A 19-month-old girl named Enora Lavenir died from acute fentanyl toxicity at a rental home in Wellington. In response, Enora’s family has filed a wrongful death lawsuit against Airbnb, the property owner, the manager of the home, and the previous renter.
Court records indicate that Boris and Lydie Lavenir rented the home for four days in August 2021 for a family vacation in Florida. The family of seven checked in on the afternoon of Aug. 6 and received the keys to the home from rental property manager Yulia A. Timpy, who managed the home owned by Ronald Cortamilia, who is also named in the lawsuit.
According to the lawsuit, the day after the family checked in, Enora’s mother found her unresponsive and foaming at the mouth. Emergency crews rushed the girl to the hospital where she later died. The medical examiner found a lethal level of fentanyl in Enora’s blood and determined that her cause of death was acute fentanyl toxicity. Toxicology readings indicated that Enora did not come into contact with fentanyl anywhere else but in the Airbnb rental.
The lawsuit alleges that the Airbnb home had a history of being used as a party house. In the days before Enora’s death, Aaron Kornhauser, who is also named as a defendant, rented the home as he stayed in town for a concert from July 30 through Aug. 1, 2021, for six adults. The lawsuit claims approximately 11 people stayed at the home, and that Timpy allowed them all to check in. The lawsuit also claims that Kornhauser allowed others to bring illicit drugs to the premises and that the drugs were consumed throughout the rental property.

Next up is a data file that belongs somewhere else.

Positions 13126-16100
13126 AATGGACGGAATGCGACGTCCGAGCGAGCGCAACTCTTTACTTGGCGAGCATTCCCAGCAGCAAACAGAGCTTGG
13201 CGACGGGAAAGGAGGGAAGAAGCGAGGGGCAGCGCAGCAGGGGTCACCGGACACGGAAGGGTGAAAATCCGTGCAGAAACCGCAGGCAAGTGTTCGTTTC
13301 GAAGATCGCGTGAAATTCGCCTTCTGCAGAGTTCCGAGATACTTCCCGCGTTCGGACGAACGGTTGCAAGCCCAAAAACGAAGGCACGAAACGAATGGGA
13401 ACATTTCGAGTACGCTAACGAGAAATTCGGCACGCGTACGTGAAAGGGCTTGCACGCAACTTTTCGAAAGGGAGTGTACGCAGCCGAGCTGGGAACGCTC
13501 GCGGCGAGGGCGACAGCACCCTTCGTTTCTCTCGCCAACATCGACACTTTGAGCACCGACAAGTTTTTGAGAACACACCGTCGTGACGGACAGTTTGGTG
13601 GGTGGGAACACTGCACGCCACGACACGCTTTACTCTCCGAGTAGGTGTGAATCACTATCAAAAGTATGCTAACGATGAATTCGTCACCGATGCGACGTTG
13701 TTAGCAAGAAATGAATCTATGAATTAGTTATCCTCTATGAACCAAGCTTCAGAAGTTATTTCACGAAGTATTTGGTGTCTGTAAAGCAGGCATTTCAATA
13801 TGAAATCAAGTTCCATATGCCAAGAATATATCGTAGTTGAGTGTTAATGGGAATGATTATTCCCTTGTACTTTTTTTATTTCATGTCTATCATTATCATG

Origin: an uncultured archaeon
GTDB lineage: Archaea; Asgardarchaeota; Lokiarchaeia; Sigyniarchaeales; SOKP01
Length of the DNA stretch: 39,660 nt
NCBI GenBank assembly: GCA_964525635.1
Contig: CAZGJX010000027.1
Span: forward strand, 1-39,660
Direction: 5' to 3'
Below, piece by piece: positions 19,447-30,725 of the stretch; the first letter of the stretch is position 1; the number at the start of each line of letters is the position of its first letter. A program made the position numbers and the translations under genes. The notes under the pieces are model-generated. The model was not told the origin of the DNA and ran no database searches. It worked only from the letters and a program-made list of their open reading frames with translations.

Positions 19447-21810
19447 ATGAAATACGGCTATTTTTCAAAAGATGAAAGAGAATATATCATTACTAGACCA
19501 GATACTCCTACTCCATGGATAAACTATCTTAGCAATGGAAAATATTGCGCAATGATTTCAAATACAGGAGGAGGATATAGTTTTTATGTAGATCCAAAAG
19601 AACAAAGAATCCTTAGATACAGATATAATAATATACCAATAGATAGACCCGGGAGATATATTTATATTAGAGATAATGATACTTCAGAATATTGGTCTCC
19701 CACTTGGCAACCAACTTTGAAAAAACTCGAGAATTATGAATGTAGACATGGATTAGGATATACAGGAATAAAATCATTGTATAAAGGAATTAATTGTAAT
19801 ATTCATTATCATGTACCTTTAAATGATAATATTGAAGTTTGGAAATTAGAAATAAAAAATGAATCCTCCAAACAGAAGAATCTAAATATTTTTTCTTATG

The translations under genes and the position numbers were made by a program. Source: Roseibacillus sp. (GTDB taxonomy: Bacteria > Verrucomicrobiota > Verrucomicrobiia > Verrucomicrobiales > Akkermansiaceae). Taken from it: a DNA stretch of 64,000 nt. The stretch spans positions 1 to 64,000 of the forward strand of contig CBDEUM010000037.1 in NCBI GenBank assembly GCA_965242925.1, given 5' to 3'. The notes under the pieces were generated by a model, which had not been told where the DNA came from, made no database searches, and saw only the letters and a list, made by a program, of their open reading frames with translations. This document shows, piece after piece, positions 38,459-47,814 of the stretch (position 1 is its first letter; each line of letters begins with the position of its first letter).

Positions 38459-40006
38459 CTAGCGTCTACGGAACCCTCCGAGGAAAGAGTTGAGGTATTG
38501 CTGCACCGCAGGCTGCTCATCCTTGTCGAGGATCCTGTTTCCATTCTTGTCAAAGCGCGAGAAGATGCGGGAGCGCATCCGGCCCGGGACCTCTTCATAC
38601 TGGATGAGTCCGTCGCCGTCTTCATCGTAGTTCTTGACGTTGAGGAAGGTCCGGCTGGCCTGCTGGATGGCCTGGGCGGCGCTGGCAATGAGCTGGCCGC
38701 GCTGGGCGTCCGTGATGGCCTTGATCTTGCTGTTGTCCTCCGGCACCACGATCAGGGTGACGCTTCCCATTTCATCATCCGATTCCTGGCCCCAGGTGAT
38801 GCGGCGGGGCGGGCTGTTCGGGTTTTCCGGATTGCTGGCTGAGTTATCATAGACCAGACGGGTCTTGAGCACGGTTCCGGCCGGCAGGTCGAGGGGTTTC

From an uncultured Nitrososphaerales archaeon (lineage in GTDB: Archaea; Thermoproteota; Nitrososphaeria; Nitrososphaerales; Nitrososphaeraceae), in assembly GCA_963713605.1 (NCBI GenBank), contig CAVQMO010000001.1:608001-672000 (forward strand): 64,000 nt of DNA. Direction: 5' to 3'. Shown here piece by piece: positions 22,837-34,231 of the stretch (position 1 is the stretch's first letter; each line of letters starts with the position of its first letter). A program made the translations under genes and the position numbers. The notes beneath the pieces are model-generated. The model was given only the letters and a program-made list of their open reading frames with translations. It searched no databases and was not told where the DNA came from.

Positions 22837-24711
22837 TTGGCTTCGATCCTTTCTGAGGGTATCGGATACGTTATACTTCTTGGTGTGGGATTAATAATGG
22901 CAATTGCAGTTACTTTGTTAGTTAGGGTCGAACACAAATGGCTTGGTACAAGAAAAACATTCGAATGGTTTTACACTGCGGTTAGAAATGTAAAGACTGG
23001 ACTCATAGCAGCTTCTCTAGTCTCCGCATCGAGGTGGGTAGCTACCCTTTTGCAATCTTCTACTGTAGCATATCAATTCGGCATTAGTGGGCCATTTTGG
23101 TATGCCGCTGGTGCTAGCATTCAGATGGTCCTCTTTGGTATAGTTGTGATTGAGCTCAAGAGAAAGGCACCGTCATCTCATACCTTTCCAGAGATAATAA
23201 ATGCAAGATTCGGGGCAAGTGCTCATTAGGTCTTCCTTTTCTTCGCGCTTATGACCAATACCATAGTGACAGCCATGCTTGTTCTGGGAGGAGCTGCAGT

The family claims that Airbnb had knowledge that advanced cleaning and decontamination procedures were required to adequately sanitize their rentals and eliminate the fatal risk posed to future guests and children by drugs and/or residue. The lawsuit also alleges that Airbnb assumed and/or owed a duty to take reasonable care for the safety of its guests and to provide a rental free of lethal drugs and/or residue on the property, and to provide sufficient warning of the risk of harm. The family also accuses Airbnb of failing “to properly inspect, safeguard, and maintain” the home, “to adequately clean, decontaminate, and/or sanitize” the home, “to change and/or adequately clean the bed sheets” in the home, and failing to warn the Lavenir family that “lethal drugs had been used in the property,” among other allegations.
Cortamilia, Timpy, and Kornhauser also face similar allegations. The family seeks a jury trial and damages in excess of the “Court’s jurisdictional minimum limit of $30,000, exclusive of costs and interests.”